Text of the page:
West Indies legend, Sir Andy Roberts, has called for more aggression from the Caribbean fast bowlers ahead of the third and decisive Test against England, which bowls off in Grenada on Wednesday.

So far, bowlers have rarely managed to gain the ascendancy with the two previous pitches in Antigua and Barbados offering very little in the way of assistance.  In the previous Test, a total of 1,238 runs were scored, including a deflating 507 for 9 declared scored by England in the first innings.

If the West Indies are to break the deadlock on the back of two prior draws, Roberts believes the region’s pace bowlers must give more effort at the crease to unsettle the English batsmen.

“Aggressive doesn’t mean you have to be up in somebody’s face, but you can be aggressive in your approach, you can be aggressive in your steering because that’s one of the things I did. I never swore but when I looked at you and I see you turn away, then I say ‘yes, I have you because you can’t look me in the eye’, and that is what is required,” Roberts told the Good Morning Jojo Radio program.

“I see many West Indian fast bowlers going back to the days of Mervyn Dillion, Reon King, and when they get hit for boundaries they smile, they don’t get upset,” he added.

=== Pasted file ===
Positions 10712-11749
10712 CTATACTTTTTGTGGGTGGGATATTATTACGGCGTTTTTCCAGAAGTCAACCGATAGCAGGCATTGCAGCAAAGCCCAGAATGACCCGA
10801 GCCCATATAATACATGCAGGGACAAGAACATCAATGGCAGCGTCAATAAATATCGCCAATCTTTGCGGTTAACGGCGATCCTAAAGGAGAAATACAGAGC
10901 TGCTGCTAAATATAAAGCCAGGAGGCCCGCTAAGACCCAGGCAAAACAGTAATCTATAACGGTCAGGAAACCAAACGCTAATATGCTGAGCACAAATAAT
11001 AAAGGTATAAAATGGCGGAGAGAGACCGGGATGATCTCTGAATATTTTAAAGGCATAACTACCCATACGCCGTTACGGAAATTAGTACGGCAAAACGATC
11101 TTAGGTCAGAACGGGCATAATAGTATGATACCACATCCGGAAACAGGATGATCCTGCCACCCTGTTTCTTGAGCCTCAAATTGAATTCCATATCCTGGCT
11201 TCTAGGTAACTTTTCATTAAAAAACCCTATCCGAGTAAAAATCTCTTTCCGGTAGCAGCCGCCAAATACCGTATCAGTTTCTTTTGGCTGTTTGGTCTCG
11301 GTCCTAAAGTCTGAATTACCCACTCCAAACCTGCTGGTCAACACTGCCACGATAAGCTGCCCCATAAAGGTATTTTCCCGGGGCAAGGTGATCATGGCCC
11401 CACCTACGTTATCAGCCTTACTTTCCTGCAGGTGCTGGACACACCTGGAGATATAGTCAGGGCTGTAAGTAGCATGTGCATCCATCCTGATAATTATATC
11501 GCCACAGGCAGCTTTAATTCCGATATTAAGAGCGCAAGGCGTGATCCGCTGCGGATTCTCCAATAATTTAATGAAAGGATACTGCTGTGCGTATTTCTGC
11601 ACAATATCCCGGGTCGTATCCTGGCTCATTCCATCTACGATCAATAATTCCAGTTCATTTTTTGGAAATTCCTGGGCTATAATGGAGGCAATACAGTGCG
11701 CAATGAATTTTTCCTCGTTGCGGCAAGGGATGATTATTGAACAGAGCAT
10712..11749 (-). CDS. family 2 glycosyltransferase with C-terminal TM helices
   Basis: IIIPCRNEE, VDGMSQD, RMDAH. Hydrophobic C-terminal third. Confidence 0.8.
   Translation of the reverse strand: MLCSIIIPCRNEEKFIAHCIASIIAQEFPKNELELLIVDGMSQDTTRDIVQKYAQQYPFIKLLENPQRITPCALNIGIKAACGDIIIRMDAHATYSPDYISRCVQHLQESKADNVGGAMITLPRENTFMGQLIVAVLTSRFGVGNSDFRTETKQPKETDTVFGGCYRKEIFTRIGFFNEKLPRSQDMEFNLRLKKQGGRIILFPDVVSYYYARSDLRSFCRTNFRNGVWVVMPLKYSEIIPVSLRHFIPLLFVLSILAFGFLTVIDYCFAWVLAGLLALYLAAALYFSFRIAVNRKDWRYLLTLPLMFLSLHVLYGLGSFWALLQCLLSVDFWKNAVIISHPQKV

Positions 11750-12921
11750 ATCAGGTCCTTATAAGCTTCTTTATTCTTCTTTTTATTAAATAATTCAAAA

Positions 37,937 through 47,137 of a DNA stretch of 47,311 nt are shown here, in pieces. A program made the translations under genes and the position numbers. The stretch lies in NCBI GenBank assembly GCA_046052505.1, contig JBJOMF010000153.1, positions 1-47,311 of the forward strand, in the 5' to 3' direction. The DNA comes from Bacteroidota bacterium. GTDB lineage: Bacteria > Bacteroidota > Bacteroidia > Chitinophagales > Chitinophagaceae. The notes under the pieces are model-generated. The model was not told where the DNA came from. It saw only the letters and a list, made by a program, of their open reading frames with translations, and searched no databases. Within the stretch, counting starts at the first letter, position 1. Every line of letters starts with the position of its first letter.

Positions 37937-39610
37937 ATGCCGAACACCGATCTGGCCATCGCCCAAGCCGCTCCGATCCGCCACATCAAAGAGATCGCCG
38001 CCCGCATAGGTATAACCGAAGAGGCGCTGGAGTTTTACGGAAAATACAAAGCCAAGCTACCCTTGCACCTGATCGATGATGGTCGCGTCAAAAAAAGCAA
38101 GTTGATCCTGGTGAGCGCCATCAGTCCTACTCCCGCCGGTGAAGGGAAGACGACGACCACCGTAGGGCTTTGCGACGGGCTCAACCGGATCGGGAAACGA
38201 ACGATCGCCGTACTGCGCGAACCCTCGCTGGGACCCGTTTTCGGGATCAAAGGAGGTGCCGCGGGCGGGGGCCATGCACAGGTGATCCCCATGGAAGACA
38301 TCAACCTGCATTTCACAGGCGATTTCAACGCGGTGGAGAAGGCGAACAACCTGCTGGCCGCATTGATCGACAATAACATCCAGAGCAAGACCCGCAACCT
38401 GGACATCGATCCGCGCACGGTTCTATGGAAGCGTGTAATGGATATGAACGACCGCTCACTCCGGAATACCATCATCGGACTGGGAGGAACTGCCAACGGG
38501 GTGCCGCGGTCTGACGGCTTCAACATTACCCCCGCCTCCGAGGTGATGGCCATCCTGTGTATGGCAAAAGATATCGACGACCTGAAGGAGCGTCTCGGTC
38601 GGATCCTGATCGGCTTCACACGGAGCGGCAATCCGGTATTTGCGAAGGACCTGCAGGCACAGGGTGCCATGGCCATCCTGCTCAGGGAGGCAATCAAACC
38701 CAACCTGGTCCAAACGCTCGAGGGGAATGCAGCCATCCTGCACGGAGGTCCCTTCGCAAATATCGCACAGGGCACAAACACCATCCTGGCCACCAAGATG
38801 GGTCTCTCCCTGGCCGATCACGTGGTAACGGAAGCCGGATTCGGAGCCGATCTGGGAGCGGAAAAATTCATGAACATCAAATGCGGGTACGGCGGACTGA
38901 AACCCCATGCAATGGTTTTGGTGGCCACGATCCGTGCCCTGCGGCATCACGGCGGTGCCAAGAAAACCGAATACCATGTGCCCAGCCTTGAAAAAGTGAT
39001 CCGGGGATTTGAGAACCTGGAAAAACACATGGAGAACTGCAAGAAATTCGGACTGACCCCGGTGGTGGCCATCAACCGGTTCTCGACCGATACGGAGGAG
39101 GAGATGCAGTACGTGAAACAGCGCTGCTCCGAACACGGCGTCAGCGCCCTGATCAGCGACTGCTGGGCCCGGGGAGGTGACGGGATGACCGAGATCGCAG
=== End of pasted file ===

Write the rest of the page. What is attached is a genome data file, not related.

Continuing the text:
“The ball doesn’t come off the pitch faster than you release it, so if you’re a fast bowler then it means you’re a fast bowler, you can’t be a fast bowler and a fast-medium bowler. What is being taught today is line and length and bowl fourth and fifth stump outside the off stump, but instead of attacking the batsman, attacking the stumps, they are bowling outside of off stump, which is what they practice so sometimes it seems as though the coaches are at fault sometimes. In order to get the best out of the fast bowlers, you have to encourage them to bowl fast.”

Legendary West Indies bowler Sir Andy Roberts has expressed concern that the current generation of players is suffering from a lack of genuine pace.

In his heyday, Roberts was part of a generation of fierce West Indian pace bowlers, a line-up which also included the likes of Michael Holding, Joel Garner, Colin Croft, and Malcolm Marshall, who were all known for terrorizing opposition batsmen with brutally quick deliveries.

While admitting that the up-and-coming pace bowlers can at times reach top speeds, Roberts does not believe the performances have been sustained for long enough periods of time.

“What West Indies has been lacking for a while is a genuine fast bowler.  We have fast bowlers, but we don’t have anyone of genuine pace who at night the batsmen can’t see because you are thinking of tomorrow.  We haven’t had that for a long time,” Roberts told the Mason and Guest radio program.